CREATIVITY AND INNOVATION MANAGEMENT
Innovation and HRM: Towards an Integrated Framework
Jan de Leede and Jan Kees Looise
This paper explores the connection between innovation (management) and human resource management. Much has been written about the both concepts separately, but there is no integrated conceptual framework available for the combination of the two. Our goal here is to develop such a framework. We do this in a number of steps, starting with a presentation of the existing approaches and models with respect to innovation (management) and HRM. This is followed by a search for the linkage between the two traditions, as a starting point for an integrated model and an in-depth case study regarding the link between innovation and HRM, in order to further develop our model. We conclude with the presentation of our model and with suggestions for further research.
t ﬁrst sight, innovation and human resource management (HRM) seem to be closely connected. In most literature on innovation and its management, there is considerable attention given to HRM issues, such as the development of a skilful and creative workforce, building high performance engineering teams, the management of creative professionals, the role of diversity in innovation, leadership roles in innovation processes, dual ladders in R&D and rewards for technical employees (see Angle, 2000; Bolwijn & Kumpe, 1996; den Hertog et al., 1991; Katz, 1997; Tidd, Bessant & Pavitt, 1997). Until recently, less attention was given to innovation in HRM literature, but the interest now seems to be growing fast. Except for the early recognition within ‘strategic’ HRM of the need for an HR policy related to innovation as a company strategy (see Miles & Snow, 1984; Schuler & Jackson, 1987), there was not that much interest in translating this policy into speciﬁc HR practices or in the ‘innovation-related’ outcomes of these policies. Only very recently has the interest in the HRM literature on innovationrelated practices and outcomes been seen to be growing (Boxall & Purcell, 2003; Looise & van Riemsdijk, 2004). Although much has been written about innovation and HRM separately, and about the role of HRM in innovation and the impor-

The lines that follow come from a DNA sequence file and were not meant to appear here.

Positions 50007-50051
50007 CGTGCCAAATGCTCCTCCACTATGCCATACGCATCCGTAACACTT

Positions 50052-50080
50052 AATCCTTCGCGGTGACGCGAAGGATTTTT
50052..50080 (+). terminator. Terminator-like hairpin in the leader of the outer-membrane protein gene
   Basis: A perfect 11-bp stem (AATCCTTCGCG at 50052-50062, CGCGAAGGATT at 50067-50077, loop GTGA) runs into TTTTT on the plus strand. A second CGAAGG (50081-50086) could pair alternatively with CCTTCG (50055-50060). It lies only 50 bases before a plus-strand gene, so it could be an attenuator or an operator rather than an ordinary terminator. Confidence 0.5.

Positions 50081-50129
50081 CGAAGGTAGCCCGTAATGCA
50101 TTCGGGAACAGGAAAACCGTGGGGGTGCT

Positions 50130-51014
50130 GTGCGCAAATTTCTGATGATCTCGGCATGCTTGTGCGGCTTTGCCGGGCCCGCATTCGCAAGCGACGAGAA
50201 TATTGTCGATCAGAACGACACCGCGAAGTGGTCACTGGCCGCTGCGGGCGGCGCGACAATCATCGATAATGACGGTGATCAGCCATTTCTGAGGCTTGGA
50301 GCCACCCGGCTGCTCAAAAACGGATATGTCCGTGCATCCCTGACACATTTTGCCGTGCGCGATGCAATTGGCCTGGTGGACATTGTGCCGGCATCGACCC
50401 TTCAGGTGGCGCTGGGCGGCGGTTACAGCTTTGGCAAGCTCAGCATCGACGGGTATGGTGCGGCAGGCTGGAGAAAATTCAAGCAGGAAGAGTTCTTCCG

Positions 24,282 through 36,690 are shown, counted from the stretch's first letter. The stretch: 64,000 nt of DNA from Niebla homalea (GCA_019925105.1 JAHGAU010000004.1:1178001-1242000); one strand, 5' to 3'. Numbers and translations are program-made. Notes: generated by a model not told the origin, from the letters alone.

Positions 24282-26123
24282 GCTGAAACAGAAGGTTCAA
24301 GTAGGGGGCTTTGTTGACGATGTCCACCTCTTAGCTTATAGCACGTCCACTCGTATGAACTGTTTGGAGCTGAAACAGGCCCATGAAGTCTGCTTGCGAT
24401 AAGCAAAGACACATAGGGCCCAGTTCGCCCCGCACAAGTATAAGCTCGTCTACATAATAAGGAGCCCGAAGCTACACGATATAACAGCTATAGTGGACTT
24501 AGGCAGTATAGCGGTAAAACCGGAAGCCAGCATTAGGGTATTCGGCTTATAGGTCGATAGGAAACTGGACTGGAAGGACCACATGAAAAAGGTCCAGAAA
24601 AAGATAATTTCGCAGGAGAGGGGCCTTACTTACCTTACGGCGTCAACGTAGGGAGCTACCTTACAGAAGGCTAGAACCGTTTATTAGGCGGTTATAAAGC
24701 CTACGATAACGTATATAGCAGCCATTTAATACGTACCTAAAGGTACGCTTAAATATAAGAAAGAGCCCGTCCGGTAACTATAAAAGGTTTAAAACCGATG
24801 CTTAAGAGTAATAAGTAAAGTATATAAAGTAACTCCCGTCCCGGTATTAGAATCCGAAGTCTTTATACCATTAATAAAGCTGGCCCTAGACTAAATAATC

tance of innovation for HRM respectively, so far there is integrated framework bringing the two subjects together. Thus, the most important thing we are trying to do here is to develop such an integrated framework. We will do this by starting with a presentation of the existing approaches and models with respect to innovation (management) and HRM in the second and third sections. The fourth section searches for the linkage between the two traditions, as a starting point for an integrated model. In the ﬁfth, we present an indepth case study regarding the link between innovation and HRM, in order to further develop our model. We conclude with the presentation of our model, and with suggestions for further research. In several parts of this article, we draw on an earlier overview of the literature on the role of HRM policies and practices in innovation (de Leede, Looise & de Weerd-Nederhof, 1999).
Approaches to innovation
Innovations can be deﬁned in various ways. Schumpeter (1934) had already deﬁned innovations as being at the heart of the entrepreneurial role: the creation of a linkage between new ideas and markets. In our contribution, we deﬁne an innovation as ‘a deliberate and radical change in existing products, processes or the organization in order to achieve a competitive advantage over competitors’ (see also © Blackwell Publishing Ltd, 2005. 9600 Garsington Road, Oxford OX4 2DQ and 350 Main St, Malden, MA 02148, USA.
INNOV ATION AND HRM
de Leede, 1997). Crucial aspects of innovation are seen as: • the introduction of something new, at least for the existing organization, in terms of new products or services, new technology or new forms of...